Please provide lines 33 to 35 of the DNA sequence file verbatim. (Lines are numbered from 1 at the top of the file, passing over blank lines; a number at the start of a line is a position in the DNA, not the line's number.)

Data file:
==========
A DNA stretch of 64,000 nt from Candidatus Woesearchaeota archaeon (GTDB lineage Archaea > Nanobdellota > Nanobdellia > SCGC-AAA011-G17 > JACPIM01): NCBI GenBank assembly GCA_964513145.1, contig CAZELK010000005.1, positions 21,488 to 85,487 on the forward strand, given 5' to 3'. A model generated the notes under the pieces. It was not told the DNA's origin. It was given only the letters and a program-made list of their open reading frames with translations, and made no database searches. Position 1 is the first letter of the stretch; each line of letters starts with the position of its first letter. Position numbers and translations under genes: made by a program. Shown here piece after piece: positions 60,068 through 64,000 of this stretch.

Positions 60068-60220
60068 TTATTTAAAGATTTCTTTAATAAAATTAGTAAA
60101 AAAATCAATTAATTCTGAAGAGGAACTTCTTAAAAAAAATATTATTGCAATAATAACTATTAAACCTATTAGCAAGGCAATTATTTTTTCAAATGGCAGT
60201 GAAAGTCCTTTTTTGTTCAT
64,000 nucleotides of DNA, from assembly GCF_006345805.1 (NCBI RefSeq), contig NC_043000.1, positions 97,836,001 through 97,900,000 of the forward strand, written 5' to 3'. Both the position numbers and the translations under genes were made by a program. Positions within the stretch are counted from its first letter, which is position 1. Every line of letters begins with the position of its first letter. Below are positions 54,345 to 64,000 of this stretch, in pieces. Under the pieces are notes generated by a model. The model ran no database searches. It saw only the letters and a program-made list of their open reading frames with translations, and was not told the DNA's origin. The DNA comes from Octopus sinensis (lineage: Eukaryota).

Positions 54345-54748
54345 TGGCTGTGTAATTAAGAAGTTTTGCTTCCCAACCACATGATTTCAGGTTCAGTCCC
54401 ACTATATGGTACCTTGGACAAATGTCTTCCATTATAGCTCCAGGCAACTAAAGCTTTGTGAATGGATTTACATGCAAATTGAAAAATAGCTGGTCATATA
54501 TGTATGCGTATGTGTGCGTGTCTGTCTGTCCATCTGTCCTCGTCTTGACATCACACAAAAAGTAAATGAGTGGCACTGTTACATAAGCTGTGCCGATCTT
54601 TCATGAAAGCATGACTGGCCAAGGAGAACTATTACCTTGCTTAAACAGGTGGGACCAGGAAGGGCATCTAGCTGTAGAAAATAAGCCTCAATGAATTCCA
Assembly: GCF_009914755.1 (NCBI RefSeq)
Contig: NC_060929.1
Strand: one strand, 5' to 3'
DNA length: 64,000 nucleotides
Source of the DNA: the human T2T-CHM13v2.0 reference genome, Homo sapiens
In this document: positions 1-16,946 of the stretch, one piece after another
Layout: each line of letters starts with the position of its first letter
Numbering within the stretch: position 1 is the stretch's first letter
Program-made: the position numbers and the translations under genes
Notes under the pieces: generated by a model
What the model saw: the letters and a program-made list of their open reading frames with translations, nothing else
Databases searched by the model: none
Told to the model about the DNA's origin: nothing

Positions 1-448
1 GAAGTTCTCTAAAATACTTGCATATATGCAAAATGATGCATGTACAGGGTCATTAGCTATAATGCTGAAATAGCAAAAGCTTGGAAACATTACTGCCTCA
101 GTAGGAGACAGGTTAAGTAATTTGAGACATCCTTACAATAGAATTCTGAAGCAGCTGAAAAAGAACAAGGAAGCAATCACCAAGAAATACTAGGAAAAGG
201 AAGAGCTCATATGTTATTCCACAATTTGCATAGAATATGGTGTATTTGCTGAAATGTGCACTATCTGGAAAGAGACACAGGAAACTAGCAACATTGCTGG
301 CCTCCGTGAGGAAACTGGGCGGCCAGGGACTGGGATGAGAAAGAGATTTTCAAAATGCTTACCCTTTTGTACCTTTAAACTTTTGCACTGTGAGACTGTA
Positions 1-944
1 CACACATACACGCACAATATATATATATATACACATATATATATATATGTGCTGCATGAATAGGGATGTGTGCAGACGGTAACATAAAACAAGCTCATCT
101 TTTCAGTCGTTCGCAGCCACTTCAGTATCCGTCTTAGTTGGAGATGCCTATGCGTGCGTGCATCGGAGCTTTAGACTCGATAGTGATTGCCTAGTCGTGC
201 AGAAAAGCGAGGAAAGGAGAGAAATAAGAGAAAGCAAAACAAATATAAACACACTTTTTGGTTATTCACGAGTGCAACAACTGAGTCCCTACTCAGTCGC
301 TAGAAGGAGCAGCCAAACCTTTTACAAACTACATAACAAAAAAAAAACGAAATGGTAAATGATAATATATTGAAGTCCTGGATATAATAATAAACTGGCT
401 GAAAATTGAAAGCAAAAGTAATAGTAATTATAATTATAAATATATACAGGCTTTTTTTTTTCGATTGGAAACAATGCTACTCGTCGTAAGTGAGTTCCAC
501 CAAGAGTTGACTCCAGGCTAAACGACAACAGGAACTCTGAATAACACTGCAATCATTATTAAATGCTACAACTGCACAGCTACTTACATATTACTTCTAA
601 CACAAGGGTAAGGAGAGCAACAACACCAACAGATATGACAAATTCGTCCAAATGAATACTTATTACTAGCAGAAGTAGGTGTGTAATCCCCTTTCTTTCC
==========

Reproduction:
201 AGAAAAGCGAGGAAAGGAGAGAAATAAGAGAAAGCAAAACAAATATAAACACACTTTTTGGTTATTCACGAGTGCAACAACTGAGTCCCTACTCAGTCGC
301 TAGAAGGAGCAGCCAAACCTTTTACAAACTACATAACAAAAAAAAAACGAAATGGTAAATGATAATATATTGAAGTCCTGGATATAATAATAAACTGGCT
401 GAAAATTGAAAGCAAAAGTAATAGTAATTATAATTATAAATATATACAGGCTTTTTTTTTTCGATTGGAAACAATGCTACTCGTCGTAAGTGAGTTCCAC